As Electronic Arts reveals FIFA Online
, a free-to-play PC version of the company's popular soccer franchise, EA Sports head Peter Moore says the company will likely consider buying more social gaming studios like recently purchased Pet Society
Designed for gamers with broadband internet connections and "average spec" laptop and desktop computers, FIFA Online
will offer 30 licensed leagues, 500 clubs, and over 15,000 player. The downloadable title will enable players to acquire players, upgrade skills, and receive unique apparel by earning in-game currency or through microtransactions.
EA will launch a closed beta test in Europe with 20,000 players, followed by an open test in June with hundreds of thousands of gamers. The publisher plans to release an English language version of FIFA Online
in June 2010, then put out the title in other languages across Europe and North America some time during the 24 months following.
The company is no stranger to the free-to-play space, having released microtransaction-based games under its "Play 4 Free" brand, including Phenomic's BattleForge
and DICE's Battlefield Heroes
. It's also working to establish a presence in the social gaming market as evidenced by its $300 million purchase of Playfish late last year, and it might not be finished buying up studios yet.
"You're seeing a focus in our [mergers and acquisitions] activity being on companies that will enhance our digital strategy," said EA Sports's Peter Moore in an interview
with Reuters. "It allows you to go out and go get more friends, get more people involved. You're building a labor force quite frankly that helps you build your game and be more powerful or more relevant in that game environment."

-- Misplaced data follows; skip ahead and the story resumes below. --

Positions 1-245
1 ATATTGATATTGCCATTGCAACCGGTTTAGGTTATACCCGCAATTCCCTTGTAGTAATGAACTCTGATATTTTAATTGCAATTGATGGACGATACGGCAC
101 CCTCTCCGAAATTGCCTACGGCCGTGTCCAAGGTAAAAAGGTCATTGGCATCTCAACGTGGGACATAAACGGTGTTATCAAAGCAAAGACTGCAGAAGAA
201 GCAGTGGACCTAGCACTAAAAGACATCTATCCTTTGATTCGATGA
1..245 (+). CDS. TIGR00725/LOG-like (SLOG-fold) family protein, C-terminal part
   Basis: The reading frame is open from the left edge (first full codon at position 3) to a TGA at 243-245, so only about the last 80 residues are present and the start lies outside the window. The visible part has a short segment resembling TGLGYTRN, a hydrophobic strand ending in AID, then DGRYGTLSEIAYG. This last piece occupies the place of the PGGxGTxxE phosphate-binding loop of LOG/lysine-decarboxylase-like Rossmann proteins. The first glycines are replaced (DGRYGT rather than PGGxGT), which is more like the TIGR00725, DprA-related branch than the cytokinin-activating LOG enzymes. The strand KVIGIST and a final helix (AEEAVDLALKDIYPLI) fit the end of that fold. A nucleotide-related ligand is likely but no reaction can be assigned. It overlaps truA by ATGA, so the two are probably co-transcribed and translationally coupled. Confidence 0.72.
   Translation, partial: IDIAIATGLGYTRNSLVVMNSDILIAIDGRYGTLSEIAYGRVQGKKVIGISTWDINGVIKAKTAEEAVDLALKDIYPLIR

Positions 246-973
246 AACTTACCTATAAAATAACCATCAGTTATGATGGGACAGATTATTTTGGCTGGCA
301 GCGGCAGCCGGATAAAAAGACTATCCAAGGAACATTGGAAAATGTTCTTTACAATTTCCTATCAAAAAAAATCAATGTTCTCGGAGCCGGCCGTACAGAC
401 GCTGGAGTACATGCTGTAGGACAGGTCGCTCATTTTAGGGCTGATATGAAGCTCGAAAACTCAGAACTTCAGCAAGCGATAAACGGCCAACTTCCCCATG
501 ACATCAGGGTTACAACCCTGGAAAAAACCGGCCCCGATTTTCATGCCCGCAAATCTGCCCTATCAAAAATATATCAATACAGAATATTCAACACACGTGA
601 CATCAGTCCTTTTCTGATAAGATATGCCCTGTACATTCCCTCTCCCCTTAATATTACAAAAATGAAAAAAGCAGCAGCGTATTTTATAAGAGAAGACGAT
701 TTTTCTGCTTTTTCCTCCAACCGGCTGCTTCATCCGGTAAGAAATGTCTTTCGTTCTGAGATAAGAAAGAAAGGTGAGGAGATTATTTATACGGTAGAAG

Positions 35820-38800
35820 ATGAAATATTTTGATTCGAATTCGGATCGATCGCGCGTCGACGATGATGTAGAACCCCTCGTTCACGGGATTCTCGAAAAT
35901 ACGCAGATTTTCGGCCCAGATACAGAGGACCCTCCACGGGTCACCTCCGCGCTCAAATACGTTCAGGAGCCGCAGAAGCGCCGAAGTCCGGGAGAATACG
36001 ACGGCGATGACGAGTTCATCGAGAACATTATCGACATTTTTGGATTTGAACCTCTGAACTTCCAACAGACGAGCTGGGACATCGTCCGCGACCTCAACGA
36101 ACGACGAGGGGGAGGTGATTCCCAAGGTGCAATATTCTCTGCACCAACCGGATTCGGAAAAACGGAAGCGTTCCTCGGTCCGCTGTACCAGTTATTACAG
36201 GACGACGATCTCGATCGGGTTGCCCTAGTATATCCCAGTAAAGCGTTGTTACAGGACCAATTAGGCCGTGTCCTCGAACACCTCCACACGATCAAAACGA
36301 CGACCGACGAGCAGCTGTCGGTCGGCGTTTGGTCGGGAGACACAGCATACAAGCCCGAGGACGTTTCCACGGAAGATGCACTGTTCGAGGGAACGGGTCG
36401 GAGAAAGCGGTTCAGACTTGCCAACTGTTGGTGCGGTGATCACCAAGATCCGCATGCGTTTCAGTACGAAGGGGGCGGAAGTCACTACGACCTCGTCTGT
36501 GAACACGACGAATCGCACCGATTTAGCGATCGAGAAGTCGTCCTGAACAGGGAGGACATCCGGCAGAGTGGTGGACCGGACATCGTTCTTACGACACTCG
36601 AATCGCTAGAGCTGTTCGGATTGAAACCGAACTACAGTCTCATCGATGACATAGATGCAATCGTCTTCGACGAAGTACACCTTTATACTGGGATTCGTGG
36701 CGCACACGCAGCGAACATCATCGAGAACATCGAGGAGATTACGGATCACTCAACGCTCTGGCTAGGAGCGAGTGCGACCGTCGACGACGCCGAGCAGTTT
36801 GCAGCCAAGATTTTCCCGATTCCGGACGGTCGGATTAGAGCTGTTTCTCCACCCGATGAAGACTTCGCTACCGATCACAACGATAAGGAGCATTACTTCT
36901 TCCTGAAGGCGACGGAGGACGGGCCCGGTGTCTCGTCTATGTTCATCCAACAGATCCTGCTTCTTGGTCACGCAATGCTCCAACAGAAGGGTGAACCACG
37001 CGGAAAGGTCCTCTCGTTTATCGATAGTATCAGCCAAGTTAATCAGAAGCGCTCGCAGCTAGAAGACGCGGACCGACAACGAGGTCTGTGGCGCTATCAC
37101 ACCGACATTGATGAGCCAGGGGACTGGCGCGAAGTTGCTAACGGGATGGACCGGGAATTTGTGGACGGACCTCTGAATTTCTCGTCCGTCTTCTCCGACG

Moore added that social games are a way of compensating for revenue lost from packaged console video games. Just two weeks ago, EA reduced its financial forecast
for the fiscal year ending March 31, cutting its yearly guidance from $3.6 to $3.9 billion, to $3.6 to $3.675 billion, due to a weak European market and a holiday quarter that didn't meet expectations.
He also said social games are a potential source of new ideas and better titles for the mega publisher. EA's Playfish acquisition is already paying off in that regard. Moore commented on lessons the company's picked up from the developer, saying EA is "learning an awful lot about a very different type of game experience than we are used to doing."
EA is already releasing social game adaptations of its console titles -- most recently, it worked with developer Lolapps to release a Facebook game based on Visceral Games' Dante's Inferno
. It has nearly 4.5 million users, according to
AppData. Moore acknowledged that the company is using social networks primarily as a marketing tool but is now looking at building games in conjunction with Playfish.